Why I Only Observe Yom HaZikaron (Israel’s Memorial Day) Privately, and Not Today

Today is the Israeli government’s day to give lip service to all the people that were killed fighting in a government uniform. It’s a very conflicting day, and though I do commemorate soldiers who died defending Jews, and give tzedaka (charity) in their memory, I do not do it today, davka.

I don’t want anyone accusing me of spitting on the memory of dead soldiers. I do not. I mourn them in my own way, so get off my back please and follow my reasoning.

The sad fact is – and many people on the left and right will agree factually speaking – that ever since 1967, nearly all soldiers who have been killed fighting have been killed not for defending Jews, but for keeping the regime in power. The 1973 Yom Kippur War was the last defensive and legitimate war, but even so the deaths in that war were unnecessary since Golda Meir, AKA the self-hating misogynist, refused to take preemptive action for the sake of playing the victim and 2000 Jews were killed as a result.

The purpose of Yom HaZikaron nowadays is to cynically exploit the deaths of soldiers to strengthen the political power of those who have it, and to retroactively legitimize needless casualties by making their meaningless deaths seem meaningful for broken families.

Soldiers killed because the government gave weapons to Arabs for money, the government’s fault, and I can’t stand politicians mourning the deaths of soldiers that they had killed. Soldiers killed occupying Lebanon in 1983 when there was no plan on how to stop the bombing of Kiryat Shmonah. Either conquer and allow Jews to homestead the area or get out. But the politicians just had the soldiers stand there like sitting ducks in Lebanon for decades for no reason. And now they self-righteously mourn their deaths. Soldiers killed capturing murderers who are then released in “a good will gesture”. Soldiers killed fighting tunnels that were dug in the aftermath of the Gaza expulsion ordered by politicians. Who then commemorate their deaths in self-righteous unctuous ceremonies and speak about how great their “sacrifices were” when they were nothing but cannon fodder.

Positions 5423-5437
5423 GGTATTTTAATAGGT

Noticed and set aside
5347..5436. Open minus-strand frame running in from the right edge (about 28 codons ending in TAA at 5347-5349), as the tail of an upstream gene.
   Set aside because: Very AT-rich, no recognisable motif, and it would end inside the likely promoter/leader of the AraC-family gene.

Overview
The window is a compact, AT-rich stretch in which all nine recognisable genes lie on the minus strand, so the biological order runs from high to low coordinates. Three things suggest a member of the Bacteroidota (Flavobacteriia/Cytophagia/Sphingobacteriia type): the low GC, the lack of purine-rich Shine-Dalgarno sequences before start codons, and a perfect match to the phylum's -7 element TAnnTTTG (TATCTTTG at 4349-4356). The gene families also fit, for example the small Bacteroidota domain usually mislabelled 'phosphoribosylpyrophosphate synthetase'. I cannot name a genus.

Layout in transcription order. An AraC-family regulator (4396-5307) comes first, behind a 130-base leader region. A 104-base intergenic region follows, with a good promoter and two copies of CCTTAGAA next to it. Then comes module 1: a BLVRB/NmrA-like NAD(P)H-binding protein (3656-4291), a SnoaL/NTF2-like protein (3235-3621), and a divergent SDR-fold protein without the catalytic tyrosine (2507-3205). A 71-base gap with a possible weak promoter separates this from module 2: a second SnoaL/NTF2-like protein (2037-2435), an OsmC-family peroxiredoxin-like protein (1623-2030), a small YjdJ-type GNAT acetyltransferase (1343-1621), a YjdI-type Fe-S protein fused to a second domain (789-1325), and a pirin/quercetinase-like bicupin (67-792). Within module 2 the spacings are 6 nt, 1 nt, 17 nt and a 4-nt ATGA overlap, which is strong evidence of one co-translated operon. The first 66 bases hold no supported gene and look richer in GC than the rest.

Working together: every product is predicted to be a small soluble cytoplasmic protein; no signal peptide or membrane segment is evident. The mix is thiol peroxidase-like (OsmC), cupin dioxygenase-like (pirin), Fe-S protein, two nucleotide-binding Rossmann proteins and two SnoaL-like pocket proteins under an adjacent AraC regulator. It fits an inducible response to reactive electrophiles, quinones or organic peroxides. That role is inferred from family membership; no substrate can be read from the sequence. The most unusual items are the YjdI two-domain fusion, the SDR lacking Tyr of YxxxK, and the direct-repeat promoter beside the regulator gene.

A poll is published that one government or another is losing support and all the sudden a war breaks out. And those dead are commemorated in ceremonies.

I mourn them, but not together with the people who sent them to be killed for no reason, who are now using their deaths to get a few extra votes by showing up at government ceremonies.

Those who died in actual defensive wars are heroes. (This includes those who died in defensive operations like Operation Entebbe, which includes Yoni Netanyahu, who was a hero.)

Most of those who died since are not heroes. They’re just collateral damage from political schemes to stay in power.

I mourn both the heroes and the collateral damage deaths on fast days and Yizkor Days, and I will continue to give charity in their memories.

But not today. Today I have work to do.